March 5, 2015

Bill to allow some employers to not hire tobacco users passes committee

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Photo Credit: bennylin0724, cc

A bill that would allow healthcare providers to decide whether or to not hire tobacco users passed a House committee without a recommendation on Thursday.

Photo Credit: bennylin0724, cc

Photo Credit: bennylin0724, cc

The House Business and Employment Committee voted to pass the bill on a bipartisan 9 to 4 vote.

HB 416, sponsored by House Majority Leader Nate Gentry, R- Albuquerque, would exempt health care providers from an act that prohibits employers from hiring tobacco users.

According to the Employee Privacy Act:

It is unlawful for an employer to:

(1)     refuse to hire or to discharge any individual, or otherwise disadvantage any individual, with respect to compensation, terms, conditions or privileges of employment because the individual is a smoker or nonsmoker, provided that the individual complies with applicable laws or policies regulating smoking on the premises of the employer during working hours; or

(2)     require as a condition of employment that any employee or applicant for employment abstain from smoking or using tobacco products during nonworking hours, provided the individual complies with applicable laws or policies regulating smoking on the premises of the employer during working hours.

The bill, which has support from the business and medical industries, would allow some employers to not hire those who use tobacco products.

Gentry said his concern is health care workers who deal with patients who may be suffering from conditions that would otherwise be exacerbated by the smell of smoke. President and CEO of Presbyterian Healthcare Services James Hinton, Gentry’s expert witness, said allowing healthcare professionals to smoke cigarettes and use tobacco sends a mixed message.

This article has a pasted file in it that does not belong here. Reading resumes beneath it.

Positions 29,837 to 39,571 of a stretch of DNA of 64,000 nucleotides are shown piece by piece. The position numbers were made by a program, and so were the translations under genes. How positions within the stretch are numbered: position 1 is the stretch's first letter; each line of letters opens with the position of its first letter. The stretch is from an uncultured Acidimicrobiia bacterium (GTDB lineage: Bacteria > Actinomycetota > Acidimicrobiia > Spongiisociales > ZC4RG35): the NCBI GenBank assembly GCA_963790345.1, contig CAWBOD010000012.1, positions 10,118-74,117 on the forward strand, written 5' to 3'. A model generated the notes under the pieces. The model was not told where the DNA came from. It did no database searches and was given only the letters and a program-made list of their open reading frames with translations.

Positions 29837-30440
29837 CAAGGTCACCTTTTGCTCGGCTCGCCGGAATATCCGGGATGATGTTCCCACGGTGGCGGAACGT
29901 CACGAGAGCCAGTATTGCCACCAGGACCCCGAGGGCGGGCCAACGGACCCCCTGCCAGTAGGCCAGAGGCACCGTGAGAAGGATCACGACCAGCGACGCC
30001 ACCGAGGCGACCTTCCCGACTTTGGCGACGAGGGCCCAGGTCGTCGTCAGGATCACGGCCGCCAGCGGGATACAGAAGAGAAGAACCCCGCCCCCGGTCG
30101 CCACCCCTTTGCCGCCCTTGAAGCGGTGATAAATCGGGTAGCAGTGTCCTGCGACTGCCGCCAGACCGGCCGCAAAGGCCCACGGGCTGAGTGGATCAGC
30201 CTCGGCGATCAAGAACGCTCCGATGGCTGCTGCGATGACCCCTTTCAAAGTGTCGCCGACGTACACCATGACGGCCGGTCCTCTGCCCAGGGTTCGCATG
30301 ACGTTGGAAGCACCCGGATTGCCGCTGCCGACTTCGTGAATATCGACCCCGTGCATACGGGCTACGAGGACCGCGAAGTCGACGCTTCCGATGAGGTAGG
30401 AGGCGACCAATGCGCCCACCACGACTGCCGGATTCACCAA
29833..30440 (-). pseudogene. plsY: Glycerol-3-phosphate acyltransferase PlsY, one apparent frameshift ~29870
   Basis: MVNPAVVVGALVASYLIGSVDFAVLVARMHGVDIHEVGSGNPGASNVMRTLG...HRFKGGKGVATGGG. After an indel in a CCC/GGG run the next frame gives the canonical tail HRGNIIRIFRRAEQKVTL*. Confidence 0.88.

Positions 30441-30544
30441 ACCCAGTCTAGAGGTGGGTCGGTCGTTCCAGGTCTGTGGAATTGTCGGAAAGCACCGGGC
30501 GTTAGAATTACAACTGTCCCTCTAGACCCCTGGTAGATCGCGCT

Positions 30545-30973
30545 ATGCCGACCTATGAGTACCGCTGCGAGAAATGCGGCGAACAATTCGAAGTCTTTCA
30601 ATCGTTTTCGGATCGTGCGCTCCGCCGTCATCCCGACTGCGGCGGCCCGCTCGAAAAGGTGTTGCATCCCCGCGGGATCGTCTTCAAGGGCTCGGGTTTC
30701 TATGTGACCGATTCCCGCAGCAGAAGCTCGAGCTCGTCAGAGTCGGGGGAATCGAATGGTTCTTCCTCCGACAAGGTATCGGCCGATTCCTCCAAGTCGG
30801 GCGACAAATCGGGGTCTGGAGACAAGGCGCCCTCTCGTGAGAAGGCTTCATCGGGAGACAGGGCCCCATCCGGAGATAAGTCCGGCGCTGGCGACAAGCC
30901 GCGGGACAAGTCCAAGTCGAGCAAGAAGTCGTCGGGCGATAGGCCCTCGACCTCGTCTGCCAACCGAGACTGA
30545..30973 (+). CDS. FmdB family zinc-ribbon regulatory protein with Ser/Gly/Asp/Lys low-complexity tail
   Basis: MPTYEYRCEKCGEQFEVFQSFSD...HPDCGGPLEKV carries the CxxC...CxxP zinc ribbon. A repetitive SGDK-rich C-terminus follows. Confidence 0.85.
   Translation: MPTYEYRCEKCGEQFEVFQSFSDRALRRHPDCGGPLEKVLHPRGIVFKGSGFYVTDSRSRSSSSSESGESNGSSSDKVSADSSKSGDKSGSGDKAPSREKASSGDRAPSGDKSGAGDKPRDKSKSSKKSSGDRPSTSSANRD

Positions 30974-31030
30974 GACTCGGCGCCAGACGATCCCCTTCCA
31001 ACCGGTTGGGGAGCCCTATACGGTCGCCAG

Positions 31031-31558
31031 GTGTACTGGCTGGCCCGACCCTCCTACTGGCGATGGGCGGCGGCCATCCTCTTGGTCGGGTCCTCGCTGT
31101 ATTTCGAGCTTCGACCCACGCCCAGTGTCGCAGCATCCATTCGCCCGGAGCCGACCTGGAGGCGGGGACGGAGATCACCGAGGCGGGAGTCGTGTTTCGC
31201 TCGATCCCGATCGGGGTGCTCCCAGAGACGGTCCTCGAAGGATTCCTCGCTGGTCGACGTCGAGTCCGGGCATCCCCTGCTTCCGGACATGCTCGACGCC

“We need to be able to say to our patients that tobacco use is inconsistent with our mission,” Hinton told committee members.

Some committee members said they are anti-smoking, but that the bill may infringe on certain constitutional rights. One member said she took personal offense to the testimony being presented.

Rep. Candy Spence Ezzell, R-Roswell, who is also a cigarette smoker, told the committee she did not like the way the bill targeted a specific group of people.

“Say hi to the scourge of the earth, because that’s what’s your making me out to be,” she said.  “I don’t like the uppity approach that some people take. I’m really, really bothered by that.”

She went on to ask the bill’s sponsor why all tobacco products were included in the bill if smell was such a huge factor.

“If I chew tobacco, unless I drool down the front of my shirt, I won’t have that smell,” Ezell said.

Other members were concerned about possibly infringing on constitutional rights and what constitutes a tobacco user.

Gentry and Hinton both agreed that there were some issue to be worked out, but that the bill was a step forward to ensure healthier New Mexicans and lower healthcare costs for the state.

Committee Chair Jane Powdrell-Culbert, R-Corrales, told members she had a previous discussion with Gentry about possibly tabling the bill and continuing the discussion later. After a failed attempt by Ezzell to table the bill, the committee voted to pass the bill along without a recommendation.

The bill will now head to the House Health Committee.

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